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Ladies and Cigars

Aficionadas: Women and Their Cigars
Gwen Martin, Evan J. Elkin
From the Print Edition:
Jack Nicholson, Summer 95

(continued from page 3)

After her South American adventure, it was a boyfriend who showed Edmark the etiquette of selecting, cutting and smoking a cigar. "I found it endearing that he wanted to show me how to go about it," she says. So endearing, in fact, that the two are now married. "We smoked Romeo y Julietas to celebrate the night he proposed. I saved the butts and bands and am having them framed," she says with a laugh. In a reversal of the Gigi dynamic, husband Stephen Polley, chairman, president and CEO of the Dallas-based Interphase Corporation, selects and prepares Edmark's cigars for her. Edmark doesn't like "little ones"--she tends to go for Churchills. "If you're going to smoke a cigar, don't be scared of big ones," she advises women who want to experiment. "They're actually milder."

Women aren't just smoking cigars in record numbers; they have also made successful careers in nearly every facet of today's cigar marketplace. Helena Stigeler develops and markets elegant and innovative cigar-smoking accessories. Cigar manufacturers such as Emmanuelle Marty, cofounder, co-owner and president of Sublimado Cigar Corp. in Miami, have dispensed with the notion that women cannot thrive at the highest echelons of the international cigar industry. For these women, enjoying cigars is an integral part of their work.

"Cigars are my livelihood, but I also find them relaxing and elegant," says Marty. "Smoking is like having a conversation with myself. I love to play with the smoke and savor the aroma of quality tobacco. For me, it's an event. And I think women can look very elegant with a cigar." She prefers her own Cognac-mellowed Sublimados, but also smokes Cuban Montecristos and Bolivars.

Stigeler, who smokes Avo Belicosos, concurs. In fact, she thinks cigar smoking is about complementarity between the sexes. "Women becoming cigar smokers and going to events in recent years has allowed men to feel more comfortable with their own elegance."

Perhaps no one has met with greater success in blending business with pleasure than Silvius-Gits. She markets her own line of cigars (the Dominican-manufactured Diana Silvius). She also flexes her political muscle through her involvement with national tobacco organizations (she recently joined Cigar Aficionado's Lafayette Park smokers rally before the Big Smoke in Washington, D.C.), and speaks with boundless enthusiasm and knowledge about smoking cigars. Silvius-Gits, whose motto is: "If it doesn't smoke, I don't want to have anything to do with it," describes the Davidoff Double "R" in the reverential language Keats used to describe his Grecian urn. About her encyclopedic cigar knowledge, she says simply that "women who work in the industry really know their stuff."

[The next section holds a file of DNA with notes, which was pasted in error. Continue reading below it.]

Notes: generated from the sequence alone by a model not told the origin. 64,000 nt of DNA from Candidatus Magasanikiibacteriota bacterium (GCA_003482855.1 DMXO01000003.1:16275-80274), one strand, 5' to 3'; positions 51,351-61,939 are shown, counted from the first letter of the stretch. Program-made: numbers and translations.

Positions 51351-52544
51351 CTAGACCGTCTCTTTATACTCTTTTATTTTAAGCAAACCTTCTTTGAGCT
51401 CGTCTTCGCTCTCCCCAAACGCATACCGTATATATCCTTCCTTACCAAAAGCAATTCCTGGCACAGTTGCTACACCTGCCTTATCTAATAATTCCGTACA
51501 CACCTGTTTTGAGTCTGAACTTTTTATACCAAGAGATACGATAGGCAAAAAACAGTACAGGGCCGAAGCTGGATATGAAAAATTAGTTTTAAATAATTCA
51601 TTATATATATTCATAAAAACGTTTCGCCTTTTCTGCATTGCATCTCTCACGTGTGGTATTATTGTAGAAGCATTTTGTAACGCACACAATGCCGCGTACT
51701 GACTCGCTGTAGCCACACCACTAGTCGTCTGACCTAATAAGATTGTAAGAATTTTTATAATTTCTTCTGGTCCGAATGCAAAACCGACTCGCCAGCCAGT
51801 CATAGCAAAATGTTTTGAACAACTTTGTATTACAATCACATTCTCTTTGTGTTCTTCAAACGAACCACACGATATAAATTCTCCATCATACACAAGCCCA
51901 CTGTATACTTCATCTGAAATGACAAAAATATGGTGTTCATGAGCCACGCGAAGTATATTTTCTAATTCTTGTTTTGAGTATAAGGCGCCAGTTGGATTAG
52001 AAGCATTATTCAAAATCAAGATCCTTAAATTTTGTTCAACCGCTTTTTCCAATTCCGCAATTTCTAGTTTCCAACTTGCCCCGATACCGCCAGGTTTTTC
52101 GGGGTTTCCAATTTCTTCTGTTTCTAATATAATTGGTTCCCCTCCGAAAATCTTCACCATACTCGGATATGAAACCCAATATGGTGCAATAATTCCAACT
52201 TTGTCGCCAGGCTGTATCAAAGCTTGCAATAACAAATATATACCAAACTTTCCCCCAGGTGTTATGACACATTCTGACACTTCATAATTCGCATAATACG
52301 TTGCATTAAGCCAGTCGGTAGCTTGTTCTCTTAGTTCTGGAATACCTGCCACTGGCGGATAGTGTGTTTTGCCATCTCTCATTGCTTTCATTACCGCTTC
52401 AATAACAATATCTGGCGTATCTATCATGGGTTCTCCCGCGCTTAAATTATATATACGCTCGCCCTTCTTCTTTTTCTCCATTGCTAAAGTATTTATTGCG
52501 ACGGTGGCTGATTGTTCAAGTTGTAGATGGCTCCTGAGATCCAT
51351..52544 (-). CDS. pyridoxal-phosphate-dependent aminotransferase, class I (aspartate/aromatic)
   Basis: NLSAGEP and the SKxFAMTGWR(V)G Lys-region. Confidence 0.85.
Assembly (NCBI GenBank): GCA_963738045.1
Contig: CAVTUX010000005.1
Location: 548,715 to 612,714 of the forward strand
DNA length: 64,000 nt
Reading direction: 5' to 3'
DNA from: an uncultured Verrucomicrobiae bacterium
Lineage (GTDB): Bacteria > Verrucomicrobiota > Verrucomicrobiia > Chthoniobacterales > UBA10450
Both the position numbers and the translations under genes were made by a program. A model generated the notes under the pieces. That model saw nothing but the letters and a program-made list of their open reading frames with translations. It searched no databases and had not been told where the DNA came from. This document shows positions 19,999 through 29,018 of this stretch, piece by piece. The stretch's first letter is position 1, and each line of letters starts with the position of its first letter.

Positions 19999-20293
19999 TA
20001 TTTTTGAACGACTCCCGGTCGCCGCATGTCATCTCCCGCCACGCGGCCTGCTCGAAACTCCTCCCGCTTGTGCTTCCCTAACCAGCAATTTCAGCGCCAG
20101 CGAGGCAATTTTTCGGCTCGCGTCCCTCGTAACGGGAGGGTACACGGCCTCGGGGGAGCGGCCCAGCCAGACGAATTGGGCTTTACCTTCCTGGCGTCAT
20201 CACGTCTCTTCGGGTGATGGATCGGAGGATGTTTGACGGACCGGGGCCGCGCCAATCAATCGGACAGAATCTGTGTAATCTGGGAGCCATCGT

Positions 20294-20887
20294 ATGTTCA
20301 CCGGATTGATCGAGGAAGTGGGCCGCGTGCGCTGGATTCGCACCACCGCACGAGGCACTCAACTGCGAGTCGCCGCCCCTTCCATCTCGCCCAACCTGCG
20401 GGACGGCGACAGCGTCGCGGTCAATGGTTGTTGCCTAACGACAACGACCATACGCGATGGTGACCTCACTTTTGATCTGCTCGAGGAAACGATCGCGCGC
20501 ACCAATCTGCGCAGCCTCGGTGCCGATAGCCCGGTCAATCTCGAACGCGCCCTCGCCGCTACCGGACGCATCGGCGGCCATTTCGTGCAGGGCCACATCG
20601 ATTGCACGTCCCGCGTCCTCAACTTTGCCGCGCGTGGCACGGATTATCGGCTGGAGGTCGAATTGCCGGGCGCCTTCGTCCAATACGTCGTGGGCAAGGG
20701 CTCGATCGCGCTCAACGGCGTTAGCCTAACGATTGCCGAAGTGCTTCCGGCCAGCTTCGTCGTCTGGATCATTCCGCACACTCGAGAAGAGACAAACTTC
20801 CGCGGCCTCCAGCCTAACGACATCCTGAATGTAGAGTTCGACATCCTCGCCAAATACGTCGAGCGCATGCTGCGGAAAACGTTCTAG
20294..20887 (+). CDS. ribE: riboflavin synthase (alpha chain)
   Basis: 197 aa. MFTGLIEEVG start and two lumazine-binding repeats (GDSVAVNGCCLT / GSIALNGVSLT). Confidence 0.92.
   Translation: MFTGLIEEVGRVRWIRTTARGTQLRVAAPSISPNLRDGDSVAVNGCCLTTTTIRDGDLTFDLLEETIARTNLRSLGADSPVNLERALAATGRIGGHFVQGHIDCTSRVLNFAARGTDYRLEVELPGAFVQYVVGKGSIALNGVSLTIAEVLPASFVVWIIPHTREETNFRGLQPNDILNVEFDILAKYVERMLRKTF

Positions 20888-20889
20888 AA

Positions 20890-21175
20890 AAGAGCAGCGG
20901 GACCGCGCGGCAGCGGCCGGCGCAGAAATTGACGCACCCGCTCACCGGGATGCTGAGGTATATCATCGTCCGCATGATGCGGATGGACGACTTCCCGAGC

Alicia Wilson is living proof of Silvius-Gits' theory. She is the store manager at Alfred Dunhill of London's Manhattan branch, where she runs cigar-education seminars. Wilson trains corporate executives and other interested individuals (men and women) in the art and science of cigar smoking, and consults with restaurants in creating cigar menus to complement their cuisine. "I don't think men have a problem taking advice from me about cigars," she says.

Cigars are often a kind of social glue within families, too. There's no denying that passing on the love of a cigar establishes bonds between the generations. Stigeler says, "My associations and memories of my father with a cigar are wonderful. Because whenever he had a cigar in hand, it meant he would feel relaxed and have time to talk with me. This is always at the back of my mind when I smoke a cigar." Apparently, Stigeler has passed on those happy associations; her daughter, Veronica, 23, is also an avid cigar smoker.

When Diane Collatos' father took her at 16 to see Gigi, he may well have had the training and initiation of his daughter into womanhood in mind. Things turned out quite differently: Setting out to create a cigar handler, he unwittingly created not just a cigar smoker, but a connoisseur. "After we saw the film he would say to me, 'Honey, could you 'Gigi' me a cigar?' I would go into his humidor, pick a cigar and light it for him. I used to get a few puffs. That and the aroma of the humidor were the payoffs for me."

Collatos, a Boston native who is now a ceramic artist (she recently designed an ashtray for a friend's cigar store), smokes two to three cigars per day and sports an elegant gold cigar cutter--inherited from her grandfather--around her neck. While we may think of cigar smoking as something passed on from fathers to sons, Stigeler, Collatos and many other women prove that the rite is frequently passed from father or grandfather to daughter.

Wilson reports that she smoked her first cigar at age four, while sitting on her grandfather's lap at a bullfight in Seville. She says that her grandfather knew what he was doing when he offered her puffs of his cigar as a child. "He believed that cigars, and red wine for that matter, were not age or gender specific, and set out to pass his love of cigars to his grandchildren, male and female."

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